Mark Barnett, Dean of Faculty, Computing and Technology at Weston College spoke to Business leader about the evolving digital world we live in and its impact on the healthcare sector.
Without doubt we are entering a digital revolution that will change the way we live forever; changes will be far reaching, indeed, all aspects of day to day life will be affected. Recent events have brought focus on the demands within the health care sector, and this sector too faces significant challenges as it adopts and integrates emerging technologies into its daily health care practice as it strives to promote personalised healthcare. Ambitions include helping individuals to manage their own health within a community setting, using data tracked by wearable devices or diet-tracking apps, for example, working closely with their GPs or other health professional about targeted preventative care. Wearable devices that can track our steps, sleep patterns, and even heart rate have now become integrated into our lives.
Deloitte Insights stated that by 2040 health data together with data from a variety of other relevant sources will merge to create a multi-faceted and highly personalised profile of an individual’s well-being. Such change and innovation is supported and driven by central Government. In community health care environments, Government is trailing the use of devices such as Amazon Echo in adult social care, using Alexa to record tasks and reminders for the home care provider/carer to act upon when they arrive at each home visit. Of course, the use of mobile computing by the Health Sector has been widely adopted with two major national apps launch in the past three years: the NHS app and the NHS Covid-19 app. These examples are the tip of the iceberg; indeed, research has identified that a number of existing and emerging technologies will become the “norm” in health care. In context, four out of five people in the UK own a smartphone, with over 51% of people aged over 55 using a smartphone. The proliferation of health apps within mobile technologies supports not only fitness but also complex conditions. The openness and ease of use of these technologies provide a seamless interface to an individual’s health profile and offers a potential for proactive health management.
In April 2021, The Kings Fund identified four technological developments that would significantly impact the future of digital technology in health and social care.
- Artificial Intelligence
- Mobile Computing
- Personal and wearable devices
- Internet of Things
IBM states Artificial Intelligence (AI) leverages computers and machines to mimic the problem-solving and decision-making capabilities of the human mind. Five areas have been identified for AI use: preclinical research, clinical pathways, operational efficiencies, patient-facing applications, and population-level applications. This translates into using AI in drug discovery, genomic science, diagnostics, and identifying epidemics and monitoring disease spread (Fenech et al: 2018).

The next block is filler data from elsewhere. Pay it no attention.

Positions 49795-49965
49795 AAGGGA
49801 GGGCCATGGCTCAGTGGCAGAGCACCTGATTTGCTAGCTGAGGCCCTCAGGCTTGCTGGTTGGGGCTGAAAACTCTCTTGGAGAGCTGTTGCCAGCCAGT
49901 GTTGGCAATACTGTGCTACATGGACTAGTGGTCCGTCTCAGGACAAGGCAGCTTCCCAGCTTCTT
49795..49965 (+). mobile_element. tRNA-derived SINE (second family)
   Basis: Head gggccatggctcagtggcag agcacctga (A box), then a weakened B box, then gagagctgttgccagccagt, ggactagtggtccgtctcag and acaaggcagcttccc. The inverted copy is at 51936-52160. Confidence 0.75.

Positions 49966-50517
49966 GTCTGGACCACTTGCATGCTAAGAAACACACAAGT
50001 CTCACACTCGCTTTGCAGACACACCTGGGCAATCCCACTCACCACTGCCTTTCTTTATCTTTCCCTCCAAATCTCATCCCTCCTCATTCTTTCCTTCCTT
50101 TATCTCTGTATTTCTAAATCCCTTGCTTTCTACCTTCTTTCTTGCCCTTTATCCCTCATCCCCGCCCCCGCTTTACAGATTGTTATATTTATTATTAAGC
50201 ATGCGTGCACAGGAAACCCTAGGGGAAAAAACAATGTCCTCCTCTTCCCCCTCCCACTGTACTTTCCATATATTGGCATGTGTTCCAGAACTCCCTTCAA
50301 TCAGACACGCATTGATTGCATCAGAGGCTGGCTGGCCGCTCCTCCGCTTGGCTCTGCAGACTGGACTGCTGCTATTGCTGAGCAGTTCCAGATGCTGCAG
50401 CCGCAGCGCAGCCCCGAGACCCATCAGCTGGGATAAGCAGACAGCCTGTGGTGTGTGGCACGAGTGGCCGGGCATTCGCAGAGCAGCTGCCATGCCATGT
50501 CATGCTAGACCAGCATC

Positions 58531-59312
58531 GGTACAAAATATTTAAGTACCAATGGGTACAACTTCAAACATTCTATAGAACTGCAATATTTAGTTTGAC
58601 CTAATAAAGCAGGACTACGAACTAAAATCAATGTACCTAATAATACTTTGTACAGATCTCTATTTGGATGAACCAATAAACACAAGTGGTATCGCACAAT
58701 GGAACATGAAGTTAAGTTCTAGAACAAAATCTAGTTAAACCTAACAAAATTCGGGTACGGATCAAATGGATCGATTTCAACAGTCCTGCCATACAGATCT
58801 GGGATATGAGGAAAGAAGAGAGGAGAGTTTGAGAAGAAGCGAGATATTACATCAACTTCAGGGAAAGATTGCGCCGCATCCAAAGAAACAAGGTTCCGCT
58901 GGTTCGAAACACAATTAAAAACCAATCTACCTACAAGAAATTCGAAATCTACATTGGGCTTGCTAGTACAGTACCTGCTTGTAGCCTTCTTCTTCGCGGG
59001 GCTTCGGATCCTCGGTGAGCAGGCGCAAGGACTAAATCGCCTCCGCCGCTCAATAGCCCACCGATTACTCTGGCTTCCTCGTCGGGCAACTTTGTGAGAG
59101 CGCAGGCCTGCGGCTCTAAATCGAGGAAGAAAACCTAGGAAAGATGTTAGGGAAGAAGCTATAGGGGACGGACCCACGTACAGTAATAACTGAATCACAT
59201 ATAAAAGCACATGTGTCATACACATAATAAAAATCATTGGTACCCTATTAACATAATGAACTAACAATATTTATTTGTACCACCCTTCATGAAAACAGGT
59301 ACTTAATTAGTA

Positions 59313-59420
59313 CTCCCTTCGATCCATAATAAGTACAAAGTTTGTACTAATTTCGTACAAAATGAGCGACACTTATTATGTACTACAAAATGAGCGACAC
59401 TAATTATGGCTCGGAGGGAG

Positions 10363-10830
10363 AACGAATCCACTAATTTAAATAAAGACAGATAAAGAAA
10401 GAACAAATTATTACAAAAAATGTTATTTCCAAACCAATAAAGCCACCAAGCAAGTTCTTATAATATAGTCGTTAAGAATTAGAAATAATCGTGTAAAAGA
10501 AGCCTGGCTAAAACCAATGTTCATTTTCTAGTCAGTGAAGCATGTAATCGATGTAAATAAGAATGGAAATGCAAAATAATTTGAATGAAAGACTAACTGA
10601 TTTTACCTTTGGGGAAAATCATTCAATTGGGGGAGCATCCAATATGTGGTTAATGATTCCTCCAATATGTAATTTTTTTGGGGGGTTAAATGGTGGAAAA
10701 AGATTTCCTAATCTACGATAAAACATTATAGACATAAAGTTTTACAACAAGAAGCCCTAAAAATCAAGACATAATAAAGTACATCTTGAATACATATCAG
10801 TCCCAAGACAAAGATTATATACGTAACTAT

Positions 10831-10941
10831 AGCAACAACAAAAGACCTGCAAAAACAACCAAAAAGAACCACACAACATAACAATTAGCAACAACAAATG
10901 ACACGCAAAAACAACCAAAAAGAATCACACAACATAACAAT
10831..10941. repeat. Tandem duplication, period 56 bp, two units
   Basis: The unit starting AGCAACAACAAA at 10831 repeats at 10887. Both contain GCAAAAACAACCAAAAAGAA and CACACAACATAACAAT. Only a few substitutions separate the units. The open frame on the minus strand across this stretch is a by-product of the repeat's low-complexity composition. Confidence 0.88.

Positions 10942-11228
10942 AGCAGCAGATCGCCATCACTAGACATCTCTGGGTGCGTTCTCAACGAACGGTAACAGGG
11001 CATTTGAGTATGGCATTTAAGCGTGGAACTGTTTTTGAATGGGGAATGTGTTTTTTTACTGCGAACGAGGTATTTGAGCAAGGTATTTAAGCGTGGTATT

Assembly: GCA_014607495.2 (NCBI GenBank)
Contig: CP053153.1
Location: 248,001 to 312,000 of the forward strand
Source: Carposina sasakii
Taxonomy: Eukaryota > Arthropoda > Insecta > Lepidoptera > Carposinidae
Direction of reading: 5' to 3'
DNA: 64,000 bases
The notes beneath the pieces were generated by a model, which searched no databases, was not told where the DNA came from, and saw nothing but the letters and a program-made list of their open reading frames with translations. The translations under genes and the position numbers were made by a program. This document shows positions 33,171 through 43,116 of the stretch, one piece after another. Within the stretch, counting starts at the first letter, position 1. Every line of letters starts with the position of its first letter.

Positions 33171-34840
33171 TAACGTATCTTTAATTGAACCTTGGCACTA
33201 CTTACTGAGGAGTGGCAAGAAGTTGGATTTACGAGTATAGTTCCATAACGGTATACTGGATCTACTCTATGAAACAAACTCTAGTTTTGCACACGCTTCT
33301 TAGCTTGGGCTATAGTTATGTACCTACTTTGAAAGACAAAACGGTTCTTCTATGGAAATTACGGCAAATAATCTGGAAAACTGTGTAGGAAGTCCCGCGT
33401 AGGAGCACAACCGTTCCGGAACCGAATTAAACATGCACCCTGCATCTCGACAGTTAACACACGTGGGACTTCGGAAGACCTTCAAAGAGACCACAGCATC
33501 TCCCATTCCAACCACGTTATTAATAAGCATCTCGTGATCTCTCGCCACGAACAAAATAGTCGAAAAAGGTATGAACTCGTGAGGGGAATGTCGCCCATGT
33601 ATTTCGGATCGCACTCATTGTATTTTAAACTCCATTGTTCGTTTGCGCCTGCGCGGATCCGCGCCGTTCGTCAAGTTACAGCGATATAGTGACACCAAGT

The Internet of Things can be a much over-used expression, Jon Crowcroft, the Marconi Professor at the University of Cambridge, in a recent British Computing Society (BCS) article, stated that “The Internet of Things is an idea that has been kicking around for about 20 years, which is when we realised that we should be able to connect devices to the internet that don’t just store information or are just interfaces.” This principle is further supported by Kings Fund research that identifies that the use of home monitoring systems could pick-up early signs of cognitive decline and other changes in health status. Whilst still in proof-of-concept, these are indicative of Internet of Things applications that are shaping the future of health care (Piau et al: 2019) and is a snapshot of what the future of health care could become, with the increasing rate of change in technology solutions and the acceptance of telemetric health data becoming a “norm”, we are at the start of an incredible journey.
The digital transformation has started and Weston College is a regional leader in providing the education and training required by the emerging technologies influencing the change.
To support this evolving landscape, Weston College continues to engage with and listen to employers in the sector, ensuring we understand the support they will need to enable the Health Care sector to grow and meet the skills challenges as they arise. We have been working closely with Health Care partners across the West of England to ensure they continue to inform our curriculum development across our health, digital tech and engineering education and training provision, thereby supporting the needs of the existing and future Health and Social Care workforce. Indeed, supporting education and training for this sector forms a cornerstone of the West of England Institute of Technology, the industry, education and research collaboration designed to deliver flexible, higher-level technical learning to equip people with the skills to fully participate in, and contribute to, economic growth driven by digital innovation and emerging technologies – of which Weston College is the lead partner.
Visit the newly created TECH WESTON web page to see the range of bespoke training, online courses, skill-specific bootcamps, and apprenticeship programmes to industry placements: www.weston.ac.uk/techweston